How to pitch … to journalists at the DACH market

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A successful pitch to press is fundamental to a company’s enlightened leadership status and brand awareness. When working internationally with different countries and cultures, there are specificities and decisive differences that must be taken into account. In this article, our public relations experts with decades of experience in the DACH media landscape will share some best practices when presenting the DACH market to the media.

Cultural differences – Don’t play with my data

German readers differ greatly from those in the United States in that they tend to communicate as directly as possible. This means that they are not taken over by flowery wordings and recognize marketing phrases at a glance. They value factual texts and want the author to get straight to the point without repeating himself.

A German particularity is the sensitivity to data protection. This subject must be treated with the greatest care. Compared to other European countries, German-speaking countries are particularly sensitive in this regard and react quickly in a critical manner. Germans attach great importance to their privacy and therefore the security of their data.

The German media landscape – where print media still play a role

With the spread of online media, the reach and importance of print media is steadily decreasing around the world. Although the print media is also slowly losing its reach in the DACH region, the effectiveness in the German-speaking region remains. Vertical sectors in particular, as public institutions and industry always attract a large number of readers interested in print media, unlike the consumer sector, which gains its audience online. Indeed, many decision-makers in these fields place great trust in the specialized press. However, some of these verticals are not as far advanced in their own digitalization or are subject to very strict online regulations due to security concerns. The written press therefore continues to be very present.

Especially with these expert posts, longer response times are to be expected. A specific issue is often published every few months, which means that the article may not always appear in the current edition. As a result, delayed media coverage of up to a few months can be expected.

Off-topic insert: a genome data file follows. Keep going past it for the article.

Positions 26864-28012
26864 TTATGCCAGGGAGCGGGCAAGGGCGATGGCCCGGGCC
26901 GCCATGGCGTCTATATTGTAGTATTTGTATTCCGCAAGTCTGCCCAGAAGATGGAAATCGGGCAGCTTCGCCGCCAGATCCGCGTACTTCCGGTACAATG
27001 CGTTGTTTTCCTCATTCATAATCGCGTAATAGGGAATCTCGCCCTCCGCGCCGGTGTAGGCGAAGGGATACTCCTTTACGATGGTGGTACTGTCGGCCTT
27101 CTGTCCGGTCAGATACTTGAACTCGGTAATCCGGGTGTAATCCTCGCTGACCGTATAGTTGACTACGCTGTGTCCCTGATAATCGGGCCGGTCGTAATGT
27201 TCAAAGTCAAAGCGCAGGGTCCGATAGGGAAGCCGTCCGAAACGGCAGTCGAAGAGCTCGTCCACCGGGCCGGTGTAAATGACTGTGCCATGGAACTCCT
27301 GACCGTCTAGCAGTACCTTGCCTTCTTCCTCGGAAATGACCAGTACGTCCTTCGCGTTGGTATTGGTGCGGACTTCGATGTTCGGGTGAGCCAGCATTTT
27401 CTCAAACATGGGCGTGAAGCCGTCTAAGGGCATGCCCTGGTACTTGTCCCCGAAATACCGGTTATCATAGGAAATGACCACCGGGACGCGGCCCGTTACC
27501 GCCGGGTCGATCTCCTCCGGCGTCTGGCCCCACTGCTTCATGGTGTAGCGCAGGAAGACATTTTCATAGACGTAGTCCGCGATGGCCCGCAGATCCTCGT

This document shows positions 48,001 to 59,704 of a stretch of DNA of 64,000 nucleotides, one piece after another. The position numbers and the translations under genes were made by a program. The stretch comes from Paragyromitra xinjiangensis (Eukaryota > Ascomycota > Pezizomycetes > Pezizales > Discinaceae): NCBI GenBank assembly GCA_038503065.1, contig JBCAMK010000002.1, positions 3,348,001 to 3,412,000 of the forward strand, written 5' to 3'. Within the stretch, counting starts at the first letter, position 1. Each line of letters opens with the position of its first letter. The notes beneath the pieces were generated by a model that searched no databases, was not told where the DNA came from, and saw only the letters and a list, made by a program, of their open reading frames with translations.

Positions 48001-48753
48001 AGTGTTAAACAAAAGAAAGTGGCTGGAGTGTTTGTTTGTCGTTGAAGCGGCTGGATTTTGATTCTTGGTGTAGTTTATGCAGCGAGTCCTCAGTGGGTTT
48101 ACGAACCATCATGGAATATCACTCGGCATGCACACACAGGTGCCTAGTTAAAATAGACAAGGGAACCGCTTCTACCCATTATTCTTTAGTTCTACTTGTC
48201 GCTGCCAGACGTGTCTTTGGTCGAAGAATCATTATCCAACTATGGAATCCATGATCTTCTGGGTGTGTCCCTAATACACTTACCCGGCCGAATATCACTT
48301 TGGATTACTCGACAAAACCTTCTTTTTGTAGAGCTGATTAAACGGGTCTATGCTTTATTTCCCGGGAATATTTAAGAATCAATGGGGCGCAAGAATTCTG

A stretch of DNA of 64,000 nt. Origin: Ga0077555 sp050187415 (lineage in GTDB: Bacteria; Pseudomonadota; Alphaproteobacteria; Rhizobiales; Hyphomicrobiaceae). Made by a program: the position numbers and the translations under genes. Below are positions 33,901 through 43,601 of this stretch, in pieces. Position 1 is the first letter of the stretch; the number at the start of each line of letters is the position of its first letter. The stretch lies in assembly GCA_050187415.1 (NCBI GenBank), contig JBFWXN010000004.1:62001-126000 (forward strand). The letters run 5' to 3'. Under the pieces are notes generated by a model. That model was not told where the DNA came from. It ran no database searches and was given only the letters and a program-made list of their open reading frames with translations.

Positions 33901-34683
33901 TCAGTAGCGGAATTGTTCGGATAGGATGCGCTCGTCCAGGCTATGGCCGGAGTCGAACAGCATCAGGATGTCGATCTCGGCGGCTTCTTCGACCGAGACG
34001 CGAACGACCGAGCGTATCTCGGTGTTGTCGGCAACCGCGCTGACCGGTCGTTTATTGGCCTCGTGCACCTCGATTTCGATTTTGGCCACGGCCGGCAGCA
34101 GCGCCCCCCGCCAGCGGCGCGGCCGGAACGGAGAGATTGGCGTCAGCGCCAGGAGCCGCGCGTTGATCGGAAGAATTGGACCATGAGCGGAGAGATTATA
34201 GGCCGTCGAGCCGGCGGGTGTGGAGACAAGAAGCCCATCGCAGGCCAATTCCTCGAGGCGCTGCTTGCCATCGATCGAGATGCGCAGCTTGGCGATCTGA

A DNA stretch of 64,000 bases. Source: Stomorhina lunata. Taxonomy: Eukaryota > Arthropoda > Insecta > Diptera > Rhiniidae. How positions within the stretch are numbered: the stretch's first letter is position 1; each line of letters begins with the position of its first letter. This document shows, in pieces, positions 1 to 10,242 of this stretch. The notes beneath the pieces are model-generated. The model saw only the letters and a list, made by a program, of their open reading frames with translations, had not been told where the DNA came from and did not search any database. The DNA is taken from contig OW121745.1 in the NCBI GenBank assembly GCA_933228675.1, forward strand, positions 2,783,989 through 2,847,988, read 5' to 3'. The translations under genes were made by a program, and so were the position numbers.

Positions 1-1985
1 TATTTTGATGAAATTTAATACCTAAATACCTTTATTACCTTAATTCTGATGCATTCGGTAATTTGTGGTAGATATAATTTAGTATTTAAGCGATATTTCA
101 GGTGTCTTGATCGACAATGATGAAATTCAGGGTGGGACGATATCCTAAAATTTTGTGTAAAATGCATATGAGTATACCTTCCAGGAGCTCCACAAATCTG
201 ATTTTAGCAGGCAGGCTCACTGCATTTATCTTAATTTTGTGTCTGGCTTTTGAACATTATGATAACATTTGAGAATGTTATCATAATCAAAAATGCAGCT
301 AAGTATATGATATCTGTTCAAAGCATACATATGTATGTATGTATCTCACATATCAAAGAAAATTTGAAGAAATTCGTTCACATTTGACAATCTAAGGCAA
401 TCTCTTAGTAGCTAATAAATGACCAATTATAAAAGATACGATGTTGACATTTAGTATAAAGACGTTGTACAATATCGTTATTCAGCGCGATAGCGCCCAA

Due to the current pandemic situation, some journalists work remotely or are on short-time work. The latter is a German form of employment in which employees work for a period limited to a reduced number of hours. It is common for them to be unavailable or difficult to reach by phone during this time. Indeed, digitization in Germany is lacking behind schedule and many employees often do not set up call forwarding to their mobile phones. Additionally, due to strict data protection regulations, newsrooms are rarely allowed to pass phone numbers.

Good practices for the pitch

Proprietary information is the best

The only way to reach journalists is often email. In doing so, you are rarely the only one, so it is even more important that the submitted material stands out from the competition. This can be useful if the topic refers to a current context. In the case of popular topics that are worked on by a lot, additional information or value-added details are a hallmark of the competition, which they cannot provide. In particular when it comes to contacting level 1 publications, this information can be offered exclusively to arouse the interest of journalists.

The bird ahead catches the worm

Based on nearly 40 years of experience in the DACH media landscape and findings from our own poll, we can provide you with advice on the optimal delivery of media pitches. The timing aspect plays an important role: the mornings, preferably from Tuesday to Thursday, are particularly suitable for sending press releases or articles to journalists. The worst time is Monday, as the majority of journalists hold their editorial meeting at that time.

In-depth foundations for successful pitches

To make a success of a pitch, it is crucial to choose the right angle, because it is decisive for the perception of the content. This is where most articles fail. Our advice is to conduct preliminary media research on the subject itself as this can help identify different aspects through the public eye. Ideally, incorporate them into your pitch.

In addition, we recommend conducting research on journalists and their most recent publications. It is important to determine what topics are currently on their agenda and if they have already reported on the topic and what aspects they have focused on.

If the editors already broached the subject of the pitch a few weeks ago, they are inclined to decline another article with similar content. If they still intend to do so, the latest information and significant added value are essential.

Let’s not forget that journalists need to present their articles and ideas at editorial meetings. The better we prepare the material, the easier it is for them to justify the story to their superiors, hence the greater the chances of a successful pitch.

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Ebru Özalan is Account Director at HBI, Germany.

This position is part of opinion leadership series of Worldcom Public Relations Group showcasing best practices in media relations and local market information.


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